At the club's first practice session, held on 19 January 1908, some 600 spectators looked on at the activities. This was an impressive figure given that the population of Wollongong was then just under 3,000, and indicates the amount of interest that with surf bathing held for the local populace.
Though the Wollongong Surf Bathing and Life Saving Club was the first such organization to be formed in the Illawarra region, there were several others founded very shortly afterwards. For instance, the Helensburgh-Stanwell Park Life Saving and Surf Bathing Club commenced operating on 11 February 1908, Kiama Surf Bathers Club was founded on 14 March 1908 and a Club was established in Thirroul around August l908.
In April 1908 a meeting was held concerning the erection of dressing sheds on North Beach. It was agreed that the Club and the Wollongong Municipal Council would raise a quarter of the required amount each while the balance would come from a pounds for pounds subsidy from the State Government. The Club set to work and staged fund raising activities such as dances, but it still took a year for it to accumulate the required sum of money. Still, by the end of 1909 a timber dressing shed for men was standing on what is now the site of the present North Beach Bathers' Pavilion and it was opened by the mayor at a surf carnival held on 30 November to celebrate the jubilee of the Municipality of Wollongong. Indeed, the Club was promoted as one of Wollongong's prime assets in a booklet that was published by the Council to promote the jubilee - "As a seaside resort Wollongong offers every attraction to the tourist. The surf bathing is of the best and is under the management of a most efficient club" - and a photograph of the new dressing shed took up an entire page. Should it be thought that the locals were demonstrating excessive pride in this matter, the Surf Bathing Association of NSW made it known that "accommodation provided at Wollongong for surf-bathing, thanks to an energetic Council and Life Saving Club, is probably the best on any of the beaches in the State, and in recognising the need for such, the Council have taken a step which could be followed with advantage by many other seaside municipal bodies".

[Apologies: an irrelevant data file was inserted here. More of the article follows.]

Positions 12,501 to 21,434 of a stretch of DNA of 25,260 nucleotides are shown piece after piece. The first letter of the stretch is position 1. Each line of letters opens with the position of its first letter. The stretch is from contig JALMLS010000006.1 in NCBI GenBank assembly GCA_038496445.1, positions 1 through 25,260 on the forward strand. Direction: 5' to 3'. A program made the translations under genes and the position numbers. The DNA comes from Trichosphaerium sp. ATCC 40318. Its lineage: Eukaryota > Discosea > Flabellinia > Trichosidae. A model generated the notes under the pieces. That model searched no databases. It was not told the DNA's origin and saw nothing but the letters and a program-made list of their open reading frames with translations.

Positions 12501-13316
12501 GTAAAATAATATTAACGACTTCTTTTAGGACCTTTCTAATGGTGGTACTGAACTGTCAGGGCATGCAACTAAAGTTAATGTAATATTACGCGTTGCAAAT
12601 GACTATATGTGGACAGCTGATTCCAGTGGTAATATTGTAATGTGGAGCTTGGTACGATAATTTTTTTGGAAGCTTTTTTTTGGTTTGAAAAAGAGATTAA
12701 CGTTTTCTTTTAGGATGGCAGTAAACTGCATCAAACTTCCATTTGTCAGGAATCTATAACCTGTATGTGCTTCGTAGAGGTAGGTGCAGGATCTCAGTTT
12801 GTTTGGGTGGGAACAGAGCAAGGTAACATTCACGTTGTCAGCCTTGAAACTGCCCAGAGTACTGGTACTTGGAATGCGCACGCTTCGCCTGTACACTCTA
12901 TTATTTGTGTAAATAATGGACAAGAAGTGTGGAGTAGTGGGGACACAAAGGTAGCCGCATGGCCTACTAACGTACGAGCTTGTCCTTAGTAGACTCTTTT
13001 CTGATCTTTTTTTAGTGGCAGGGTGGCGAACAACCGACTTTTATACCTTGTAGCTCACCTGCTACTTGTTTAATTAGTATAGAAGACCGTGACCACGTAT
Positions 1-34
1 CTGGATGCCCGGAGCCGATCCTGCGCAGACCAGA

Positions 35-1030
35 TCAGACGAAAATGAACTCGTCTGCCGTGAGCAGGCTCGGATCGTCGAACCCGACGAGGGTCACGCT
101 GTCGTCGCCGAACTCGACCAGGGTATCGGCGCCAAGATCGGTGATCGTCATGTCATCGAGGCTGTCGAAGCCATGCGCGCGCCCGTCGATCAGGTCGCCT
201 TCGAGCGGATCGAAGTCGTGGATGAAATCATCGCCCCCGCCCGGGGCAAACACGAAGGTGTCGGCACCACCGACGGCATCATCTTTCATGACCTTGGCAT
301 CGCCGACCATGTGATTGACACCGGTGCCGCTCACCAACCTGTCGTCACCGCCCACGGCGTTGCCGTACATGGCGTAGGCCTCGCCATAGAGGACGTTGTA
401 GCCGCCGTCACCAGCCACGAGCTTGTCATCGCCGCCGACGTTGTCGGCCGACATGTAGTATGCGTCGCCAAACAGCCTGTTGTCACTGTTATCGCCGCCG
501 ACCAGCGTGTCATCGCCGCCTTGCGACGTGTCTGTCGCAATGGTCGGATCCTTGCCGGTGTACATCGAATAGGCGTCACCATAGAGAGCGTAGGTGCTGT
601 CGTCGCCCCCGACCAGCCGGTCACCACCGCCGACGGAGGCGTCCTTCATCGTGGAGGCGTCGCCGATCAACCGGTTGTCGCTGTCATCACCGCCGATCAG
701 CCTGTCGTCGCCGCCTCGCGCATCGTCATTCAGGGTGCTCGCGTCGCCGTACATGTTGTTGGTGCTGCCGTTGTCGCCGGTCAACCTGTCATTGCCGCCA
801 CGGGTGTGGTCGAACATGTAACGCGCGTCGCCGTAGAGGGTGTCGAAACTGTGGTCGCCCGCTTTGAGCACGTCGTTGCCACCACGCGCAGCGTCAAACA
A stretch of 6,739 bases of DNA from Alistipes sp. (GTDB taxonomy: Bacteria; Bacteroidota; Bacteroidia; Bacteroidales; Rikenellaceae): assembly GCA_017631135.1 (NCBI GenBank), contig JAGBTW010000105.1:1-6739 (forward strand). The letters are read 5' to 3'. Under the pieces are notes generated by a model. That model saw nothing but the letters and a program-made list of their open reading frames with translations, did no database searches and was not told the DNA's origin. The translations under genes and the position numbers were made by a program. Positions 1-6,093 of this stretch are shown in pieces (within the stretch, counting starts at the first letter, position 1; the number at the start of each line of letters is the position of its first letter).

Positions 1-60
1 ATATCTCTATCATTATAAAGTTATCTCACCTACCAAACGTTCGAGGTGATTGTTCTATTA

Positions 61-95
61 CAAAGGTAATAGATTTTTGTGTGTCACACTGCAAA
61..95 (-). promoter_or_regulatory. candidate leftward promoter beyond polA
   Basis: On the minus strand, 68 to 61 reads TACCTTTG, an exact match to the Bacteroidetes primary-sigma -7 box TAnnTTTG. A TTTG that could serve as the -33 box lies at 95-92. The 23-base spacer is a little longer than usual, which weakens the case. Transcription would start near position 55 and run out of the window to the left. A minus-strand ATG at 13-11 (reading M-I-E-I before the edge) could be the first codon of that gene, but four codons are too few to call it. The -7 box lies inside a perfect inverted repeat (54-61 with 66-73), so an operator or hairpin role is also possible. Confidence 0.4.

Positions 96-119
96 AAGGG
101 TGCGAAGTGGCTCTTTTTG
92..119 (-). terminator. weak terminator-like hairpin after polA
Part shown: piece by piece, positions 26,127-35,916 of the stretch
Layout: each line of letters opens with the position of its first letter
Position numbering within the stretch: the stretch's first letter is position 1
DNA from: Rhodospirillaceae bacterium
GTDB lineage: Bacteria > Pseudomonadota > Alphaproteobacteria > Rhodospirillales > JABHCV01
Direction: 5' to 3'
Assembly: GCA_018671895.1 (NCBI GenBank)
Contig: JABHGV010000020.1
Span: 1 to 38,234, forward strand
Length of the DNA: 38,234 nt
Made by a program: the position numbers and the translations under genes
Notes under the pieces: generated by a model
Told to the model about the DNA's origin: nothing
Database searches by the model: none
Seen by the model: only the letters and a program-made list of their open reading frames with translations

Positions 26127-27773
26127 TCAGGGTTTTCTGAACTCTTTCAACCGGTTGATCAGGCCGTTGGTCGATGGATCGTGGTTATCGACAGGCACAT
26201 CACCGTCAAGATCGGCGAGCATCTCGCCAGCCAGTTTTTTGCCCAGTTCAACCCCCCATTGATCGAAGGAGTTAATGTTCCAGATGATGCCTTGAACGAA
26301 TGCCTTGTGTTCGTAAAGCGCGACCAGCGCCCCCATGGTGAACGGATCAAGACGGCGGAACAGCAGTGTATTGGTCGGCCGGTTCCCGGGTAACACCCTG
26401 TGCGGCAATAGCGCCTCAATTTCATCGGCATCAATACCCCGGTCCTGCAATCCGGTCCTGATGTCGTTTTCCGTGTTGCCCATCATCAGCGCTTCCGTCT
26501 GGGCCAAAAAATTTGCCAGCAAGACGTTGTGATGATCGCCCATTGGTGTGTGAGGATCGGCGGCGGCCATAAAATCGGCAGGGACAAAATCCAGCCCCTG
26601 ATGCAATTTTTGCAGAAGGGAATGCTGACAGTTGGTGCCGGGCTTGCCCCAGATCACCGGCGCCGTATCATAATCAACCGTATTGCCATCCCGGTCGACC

Public facilities were expanded shortly afterwards. On 2 December 1910 a special Sand and Sport Day was held to celebrate the completion of a dressing shed for women and a kiosk. This too was officially opened by the Mayor of Wollongong. The new dressing shed was located near Stuart Park while the kiosk, which was leased out, was located between it and the men's shed. Further improvements in the form of fencing and seats had also been constructed along the cliff above the beach.
While the amenities for the public at North Beach may have been improving, the situation within the Wollongong Surf Bathing and Life Saving Club was certainly not. A group calling themselves the Water Rats, which took an intense interest in life saving, broke away from the Club in 1911. The Water Rats also began their operations on North Beach and friction between the two clubs inevitably developed because both wanted control of the beach. The Water Rats decided to change their name to the North Wollongong Surf Life Saving Club in September 1914. At a Mayoral conference held on 28 December 1914 attended by members of both clubs it was moved that a unified North Wollongong Surf Bathing and Life Saving Club be formed. This motion was carried unanimously, thus resolving the awkward situation.
Over the next few years a number of improvements were carried out or proposed on and around North Beach. Extensions to both sheds so that children could be accommodated were made in 1912. A room for the Surf Club was built several years later. It was funded jointly by the Club, the Council, and also the North Wollongong Progress Association and was officially opened on 19 December 1917. A proposal for a lookout station on the beach was put forward in 1920, while the pleasures of a visit to the Beach were enhanced by the installation of a soda fountain in the kiosk. Wollongong Municipal Council maintained its involvement in the running of North Beach by employing a lifesaver in November 1921. It handed over control to the tenant of the Kiosk in the second half of 1922 and the tenant ended up employing the lifesaver and attending to the dressing sheds.